Chanceux

The other day, for some reason, the subject about the “decline of French cuisine” which had been much-discussed and debated about subject a decade ago, came up. At the time, books were written about it, a Time magazine cover featured a sad mime bemoaning the end of French culture, newspapers wrote articles bemoaning faltering bistros and wondering ‘‘Who could save French cuisine?’, and French television…

The other day, for some reason, the subject about the “decline of French cuisine” which had been much-discussed and debated about subject a decade ago, came up. At the time, books were written about it, a Time magazine cover featured a sad mime bemoaning the end of French culture, newspapers wrote articles bemoaning faltering bistros and wondering ‘‘Who could save French cuisine?’, and French television reporters rifled through the garbage of esteemed bistros and restaurants to show empty packages of pre-prepared and frozen foods that likely had been served to customers. The future of French cuisine was a subject of international interest.

People asked me to chime in on it, too. It was a rather loaded subject because there were a lot of issues surrounding any “decline,” but it was also hard to define – “What is French cuisine?” Yes, it’s Duck confit, Hachis Parmentier, œufs mayonnaise, éclairs, and Paris-Brest, but the new generation of cooks began recasting the focus of food in France, putting the quality and diversity of the ingredients first, and supporting local producers while taking cues from the various regions and cultures in France (which has always been the foundation of French cooking), rather than sticking to a codified script.

So I was excited when Chanceux opened in my neighborhood recently. I’d met Thomas Lehoux a few years ago, and featured him in Drinking French because he decided to improve the reputation of French coffee (another hotly-contested issue) and opened Belleville Brûlerie, a small-scale coffee roasting company that he founded in Paris with his business partners.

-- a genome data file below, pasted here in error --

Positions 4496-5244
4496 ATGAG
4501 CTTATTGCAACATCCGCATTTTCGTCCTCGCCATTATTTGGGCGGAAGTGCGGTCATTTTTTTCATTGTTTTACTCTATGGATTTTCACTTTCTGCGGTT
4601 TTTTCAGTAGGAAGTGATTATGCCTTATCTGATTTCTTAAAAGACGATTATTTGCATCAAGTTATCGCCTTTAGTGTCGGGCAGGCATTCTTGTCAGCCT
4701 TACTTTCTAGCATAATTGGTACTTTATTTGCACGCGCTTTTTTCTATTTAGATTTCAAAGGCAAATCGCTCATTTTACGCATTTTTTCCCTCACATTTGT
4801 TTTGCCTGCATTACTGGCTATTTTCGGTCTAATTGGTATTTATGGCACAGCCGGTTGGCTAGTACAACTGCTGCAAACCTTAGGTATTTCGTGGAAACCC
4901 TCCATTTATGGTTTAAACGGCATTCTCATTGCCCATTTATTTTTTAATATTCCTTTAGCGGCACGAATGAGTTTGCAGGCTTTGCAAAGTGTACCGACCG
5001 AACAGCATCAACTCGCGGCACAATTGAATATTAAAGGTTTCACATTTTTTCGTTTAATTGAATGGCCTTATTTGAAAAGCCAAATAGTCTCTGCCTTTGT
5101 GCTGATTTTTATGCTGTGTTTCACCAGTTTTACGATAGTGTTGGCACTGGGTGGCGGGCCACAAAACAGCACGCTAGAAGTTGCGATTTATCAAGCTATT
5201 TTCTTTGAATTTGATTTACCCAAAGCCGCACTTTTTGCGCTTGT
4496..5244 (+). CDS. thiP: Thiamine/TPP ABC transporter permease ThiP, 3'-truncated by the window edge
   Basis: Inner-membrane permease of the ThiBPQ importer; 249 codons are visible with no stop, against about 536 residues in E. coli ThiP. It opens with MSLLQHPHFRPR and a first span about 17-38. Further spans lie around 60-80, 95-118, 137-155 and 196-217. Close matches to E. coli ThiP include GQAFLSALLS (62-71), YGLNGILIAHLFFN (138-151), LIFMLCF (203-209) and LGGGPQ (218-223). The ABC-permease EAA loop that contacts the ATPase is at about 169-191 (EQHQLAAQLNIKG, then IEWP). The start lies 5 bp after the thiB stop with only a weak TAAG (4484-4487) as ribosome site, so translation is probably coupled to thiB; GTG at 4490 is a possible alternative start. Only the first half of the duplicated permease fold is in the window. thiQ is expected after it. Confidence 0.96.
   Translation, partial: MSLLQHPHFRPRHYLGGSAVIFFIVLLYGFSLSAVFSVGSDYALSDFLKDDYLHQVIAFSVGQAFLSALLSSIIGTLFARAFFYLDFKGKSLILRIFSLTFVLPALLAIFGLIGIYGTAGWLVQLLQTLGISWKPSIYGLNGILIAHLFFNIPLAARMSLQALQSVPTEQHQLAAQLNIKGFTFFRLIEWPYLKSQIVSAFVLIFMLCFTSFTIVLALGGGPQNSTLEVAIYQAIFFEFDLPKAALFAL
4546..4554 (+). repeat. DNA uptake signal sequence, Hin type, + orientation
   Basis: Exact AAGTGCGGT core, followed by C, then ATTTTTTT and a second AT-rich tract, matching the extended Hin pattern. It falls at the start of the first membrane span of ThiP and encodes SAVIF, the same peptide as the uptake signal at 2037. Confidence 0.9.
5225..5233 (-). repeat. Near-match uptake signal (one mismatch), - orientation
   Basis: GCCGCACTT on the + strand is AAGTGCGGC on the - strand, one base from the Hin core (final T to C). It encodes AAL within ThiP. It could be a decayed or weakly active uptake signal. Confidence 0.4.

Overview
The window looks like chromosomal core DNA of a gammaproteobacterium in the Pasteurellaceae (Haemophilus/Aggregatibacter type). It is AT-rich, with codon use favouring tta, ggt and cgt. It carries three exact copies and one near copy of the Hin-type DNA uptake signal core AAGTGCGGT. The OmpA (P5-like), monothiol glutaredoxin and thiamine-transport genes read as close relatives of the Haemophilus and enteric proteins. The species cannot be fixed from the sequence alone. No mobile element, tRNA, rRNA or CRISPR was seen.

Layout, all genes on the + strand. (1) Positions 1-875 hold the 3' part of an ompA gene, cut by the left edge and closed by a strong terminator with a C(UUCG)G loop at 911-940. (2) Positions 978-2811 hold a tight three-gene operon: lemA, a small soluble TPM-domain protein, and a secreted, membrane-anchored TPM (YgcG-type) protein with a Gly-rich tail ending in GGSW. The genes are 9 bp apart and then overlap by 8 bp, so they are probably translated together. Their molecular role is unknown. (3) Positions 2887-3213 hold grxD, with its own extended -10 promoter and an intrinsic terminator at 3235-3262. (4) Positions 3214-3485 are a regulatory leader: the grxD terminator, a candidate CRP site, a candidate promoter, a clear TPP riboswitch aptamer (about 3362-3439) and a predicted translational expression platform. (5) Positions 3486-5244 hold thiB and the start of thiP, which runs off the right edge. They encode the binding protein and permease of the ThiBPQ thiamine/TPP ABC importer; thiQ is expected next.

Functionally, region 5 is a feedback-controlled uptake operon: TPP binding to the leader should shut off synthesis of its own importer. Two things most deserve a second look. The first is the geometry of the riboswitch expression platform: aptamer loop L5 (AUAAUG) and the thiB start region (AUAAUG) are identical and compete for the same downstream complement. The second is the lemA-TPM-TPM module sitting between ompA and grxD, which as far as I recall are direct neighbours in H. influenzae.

Continue Reading Chanceux...

Folderol Ice Cream Shop (and Wine Bar)

It used to be that if you wanted ice cream in Paris, you went to Berthillon. While there were other notable places on my list (circa 2007), if you wanted a scoop of ice cream after dark in other parts of the cities, you were out of luck. Like bakeries, ice cream options tend to be few and far between in the evening, and there…

It used to be that if you wanted ice cream in Paris, you went to Berthillon. While there were other notable places on my list (circa 2007), if you wanted a scoop of ice cream after dark in other parts of the cities, you were out of luck. Like bakeries, ice cream options tend to be few and far between in the evening, and there were not a lot of glaceries open after dark. So if you wanted to go for a post-supper stroll for a few boules de glace, it was often pas possible.

Fortunately, that’s changed in recent years as several pastry chefs opened upscale ice cream shops in the Marais (and elsewhere), and younger talents, like Henri at Glazed and Bachir from Lebanon, have also jumped into the mix. Even better, Folderol has arrived, an ice cream shop & wine bar from the husband and wife team that brought us Le Rigmarole restaurant. This goes to show that good things come to those (like me) who wait…even if it takes fourteen years.

Continue Reading Folderol Ice Cream Shop (and Wine Bar)...

La Buvette Terrine

It amuses me when people talk about snooty people sitting around, leisurely eating pâté, because pâté is rustic, country fare, not considered fancy in France. While pâté can have a pastry-type crust (pâté en croûte) and some are a little fancier than others, the cousins of pâté, terrines, are truly down-to-earth. They can be baked in a special mold (you can come across them at…

It amuses me when people talk about snooty people sitting around, leisurely eating pâté, because pâté is rustic, country fare, not considered fancy in France. While pâté can have a pastry-type crust (pâté en croûte) and some are a little fancier than others, the cousins of pâté, terrines, are truly down-to-earth. They can be baked in a special mold (you can come across them at French flea markets for around 5 bucks, like the one I used here), they can also be baked in any ovenproof bowl, which I did with this terrine. So there’s no excuse not to sit around and eat pâté, or terrine, all day. And not only is this one incredibly easy, it’s also one of the best terrines I’ve ever had.

Continue Reading La Buvette Terrine...